Implementing therapeutic patient education in Mayotte, taking into account patient's heterogeneity and social context [Développer l'éducation thérapeutique du patient à Mayotte en tenant compte de l'hétérogéné ité des personnes et du contexte social]
Balcou-Debussche M.,University of Reunion Island |
Rastami J.,Reseau de Sante |
Ramlati A.,Center Hospitalier Of Mayotte |
Said M.,Reseau de Sante |
And 2 more authors.
Medecine des Maladies Metaboliques | Year: 2012
In 2011, a research combined to action development aimed to question the conditions of operationalizing and the effects of the implementation of therapeutic patient education (TPE) intervention in Mayotte (Indian Ocean). In a socially and economically deprived context, 30 persons with diabetes and/or obesity beneficiated from learning sessions conceived at the University (Reunion island) and implemented in the health management network REDIAB-YLANG (Mayotte). Interviews conducted before and after TPE sessions showed that the individual and familial inscription of the work realized during TPE succeeded, even for the most deprived, but also that the social context is of great influence on the relations to illness and health of individuals. © 2012 - Elsevier Masson SAS - Tous droits réservés.
Abbet N.,Service de medecine interne generale |
Gastaldi G.,Service de Diabetologie et Endocrinologie |
Philippe J.,Service de Diabetologie et Endocrinologie
Revue Medicale Suisse | Year: 2016
Type 2 diabetes mellitus is a complex and progressive metabolic disease involving more than 400 millions of people worldwide. The treatments need to be constantly managed to maintain appropriate glycemic control and avoiding complications. There is a wide variety of therapeutic option including oral antidiabetes drugs or new insulin on the market. The initiation of insulin treatment seems a mandatory step for a large panel of patients. Therefore, it is important to know the indications to initiate insulin treatment and the best way to associate it with antidiabetes drugs.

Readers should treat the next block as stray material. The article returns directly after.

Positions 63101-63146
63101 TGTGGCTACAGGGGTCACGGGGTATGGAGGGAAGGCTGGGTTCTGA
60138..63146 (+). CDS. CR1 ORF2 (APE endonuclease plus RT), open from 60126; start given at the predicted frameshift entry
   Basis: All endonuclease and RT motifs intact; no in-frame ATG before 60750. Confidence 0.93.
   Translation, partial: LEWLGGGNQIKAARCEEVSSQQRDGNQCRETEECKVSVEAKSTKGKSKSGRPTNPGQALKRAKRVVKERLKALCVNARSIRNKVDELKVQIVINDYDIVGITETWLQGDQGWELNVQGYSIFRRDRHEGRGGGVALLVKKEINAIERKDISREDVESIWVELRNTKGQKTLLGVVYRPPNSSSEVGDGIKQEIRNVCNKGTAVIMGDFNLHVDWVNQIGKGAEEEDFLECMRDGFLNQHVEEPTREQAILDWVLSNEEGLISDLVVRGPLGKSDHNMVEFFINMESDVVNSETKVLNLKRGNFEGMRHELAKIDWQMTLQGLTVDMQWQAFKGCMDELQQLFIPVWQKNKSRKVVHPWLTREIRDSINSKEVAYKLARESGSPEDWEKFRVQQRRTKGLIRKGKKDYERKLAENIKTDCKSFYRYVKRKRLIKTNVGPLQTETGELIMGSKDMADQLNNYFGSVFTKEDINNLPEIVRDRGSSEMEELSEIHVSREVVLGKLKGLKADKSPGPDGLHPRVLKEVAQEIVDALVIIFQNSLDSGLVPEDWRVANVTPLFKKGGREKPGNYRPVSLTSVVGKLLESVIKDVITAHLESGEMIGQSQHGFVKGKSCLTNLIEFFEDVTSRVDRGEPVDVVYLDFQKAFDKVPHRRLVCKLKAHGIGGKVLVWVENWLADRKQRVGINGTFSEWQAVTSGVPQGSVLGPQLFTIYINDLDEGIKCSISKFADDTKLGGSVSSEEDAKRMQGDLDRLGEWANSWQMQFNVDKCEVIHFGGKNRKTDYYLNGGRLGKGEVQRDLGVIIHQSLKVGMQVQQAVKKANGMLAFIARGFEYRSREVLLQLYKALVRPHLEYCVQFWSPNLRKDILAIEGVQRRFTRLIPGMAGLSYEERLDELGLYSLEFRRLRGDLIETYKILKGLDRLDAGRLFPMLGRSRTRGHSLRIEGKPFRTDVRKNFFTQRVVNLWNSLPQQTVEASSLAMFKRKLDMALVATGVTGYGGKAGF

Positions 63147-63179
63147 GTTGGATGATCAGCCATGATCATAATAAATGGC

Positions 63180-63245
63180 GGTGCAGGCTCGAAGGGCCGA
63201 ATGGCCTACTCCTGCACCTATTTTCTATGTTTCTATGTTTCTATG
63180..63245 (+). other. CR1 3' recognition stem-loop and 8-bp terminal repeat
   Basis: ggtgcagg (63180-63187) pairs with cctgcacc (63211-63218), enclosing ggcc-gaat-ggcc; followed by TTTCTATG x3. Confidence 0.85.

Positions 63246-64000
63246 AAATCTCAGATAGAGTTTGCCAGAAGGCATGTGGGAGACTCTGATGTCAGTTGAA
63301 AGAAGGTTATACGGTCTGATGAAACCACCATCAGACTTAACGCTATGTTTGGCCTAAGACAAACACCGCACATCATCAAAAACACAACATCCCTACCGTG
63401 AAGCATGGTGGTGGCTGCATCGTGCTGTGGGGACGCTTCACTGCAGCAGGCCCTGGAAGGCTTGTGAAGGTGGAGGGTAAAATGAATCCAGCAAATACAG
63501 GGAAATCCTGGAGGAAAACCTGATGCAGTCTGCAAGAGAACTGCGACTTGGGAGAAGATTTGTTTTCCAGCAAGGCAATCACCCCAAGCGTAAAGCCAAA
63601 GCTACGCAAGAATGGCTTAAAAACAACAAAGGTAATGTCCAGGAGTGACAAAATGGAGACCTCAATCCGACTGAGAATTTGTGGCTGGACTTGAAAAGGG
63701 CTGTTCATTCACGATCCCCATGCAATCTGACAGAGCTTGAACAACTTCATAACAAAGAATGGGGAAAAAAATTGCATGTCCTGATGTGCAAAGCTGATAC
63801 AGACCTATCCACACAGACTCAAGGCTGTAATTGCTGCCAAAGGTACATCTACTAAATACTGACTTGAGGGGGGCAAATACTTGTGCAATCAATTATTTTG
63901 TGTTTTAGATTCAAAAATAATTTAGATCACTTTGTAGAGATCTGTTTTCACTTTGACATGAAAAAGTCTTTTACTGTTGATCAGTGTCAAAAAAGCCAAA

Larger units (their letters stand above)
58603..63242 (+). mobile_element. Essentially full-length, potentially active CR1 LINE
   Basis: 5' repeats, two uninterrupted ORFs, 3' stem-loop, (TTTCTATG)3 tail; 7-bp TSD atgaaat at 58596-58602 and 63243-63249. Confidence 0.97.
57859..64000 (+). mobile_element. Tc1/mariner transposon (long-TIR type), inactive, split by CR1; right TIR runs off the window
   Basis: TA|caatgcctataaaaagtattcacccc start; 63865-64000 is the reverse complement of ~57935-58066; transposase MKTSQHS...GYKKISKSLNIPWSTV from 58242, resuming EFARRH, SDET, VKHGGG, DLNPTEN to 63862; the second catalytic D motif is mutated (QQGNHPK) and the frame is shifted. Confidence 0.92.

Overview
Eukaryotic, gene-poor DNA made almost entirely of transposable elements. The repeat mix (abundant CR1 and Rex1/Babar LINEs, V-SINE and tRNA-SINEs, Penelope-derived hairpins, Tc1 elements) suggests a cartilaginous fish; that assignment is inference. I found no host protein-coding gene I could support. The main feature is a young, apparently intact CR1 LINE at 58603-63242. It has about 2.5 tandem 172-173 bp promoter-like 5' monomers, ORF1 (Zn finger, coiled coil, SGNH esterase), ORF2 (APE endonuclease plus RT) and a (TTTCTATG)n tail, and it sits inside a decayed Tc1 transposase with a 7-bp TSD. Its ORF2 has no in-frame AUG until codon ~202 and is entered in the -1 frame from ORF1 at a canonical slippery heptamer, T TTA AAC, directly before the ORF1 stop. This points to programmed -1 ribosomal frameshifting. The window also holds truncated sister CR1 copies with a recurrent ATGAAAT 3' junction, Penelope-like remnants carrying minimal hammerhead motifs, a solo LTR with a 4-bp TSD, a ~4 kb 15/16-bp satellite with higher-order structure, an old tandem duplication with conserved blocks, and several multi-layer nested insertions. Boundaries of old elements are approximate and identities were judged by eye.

Bouillet B.,Service de Diabetologie et Endocrinologie |
Vaillant G.,Service de Diabetologie et Endocrinologie |
Petit J.-M.,Service de Diabetologie et Endocrinologie |
Duclos M.,Center Hospitalier Of Chatillon Sur Seine |
And 3 more authors.
Diabetes and Metabolism | Year: 2010
Aim: In France, diabetes prevalence and ageing of the population are both on the increase, yet little information on diabetes in elderly patients living in geriatric institutions is available. Moreover, institutionalized diabetic patients are not included in the French recommendations for the management of diabetes in the elderly. For this reason, the aim of the present study was to evaluate diabetes management in older, institutionalized patients. Methods: The medical records of 100 diabetic patients, aged 65 years and over, and living in seven geriatric institutions in the Côte d'Or region of France, were studied from May 2008 to January 2009. Results: Prevalence of diabetes in these seven geriatric institutions was 15.46±4.9%, higher than in the general population. The diabetic patients had a mean age of 81.85±11.93 years, and 32% had glycated haemoglobin (HbA1c) less or equal to 6.5%, indicating a high risk of severe hypoglycaemia. A diet for diabetes was prescribed in 54% of the patients, but HbA1c levels did not differ between patients following and not following the diet (7.26±1.36% vs 7.11±1.10%, respectively; P=0.27). Creatinine was assessed in 87% of the patients, and 16% were ophthalmologically followed-up. Daily capillary blood glucose monitoring was performed in 100% of the patients taking insulin and in 17% of those taking oral antidiabetic treatment (P<0.0001). Conclusion: Our data show that, among older institutionalized patients, the prevalence of diabetes is high and the control of diabetes too tight, with a potential risk of hypoglycaemia. Antidiabetic treatment should be reduced when the HbA1c value is less than 7.5% in this frail and functionally dependent population. Furthermore, a diabetic diet, prescribed for more than half this population, is useless for glycaemic control and may even impinge on quality of life. © 2010 Elsevier Masson SAS.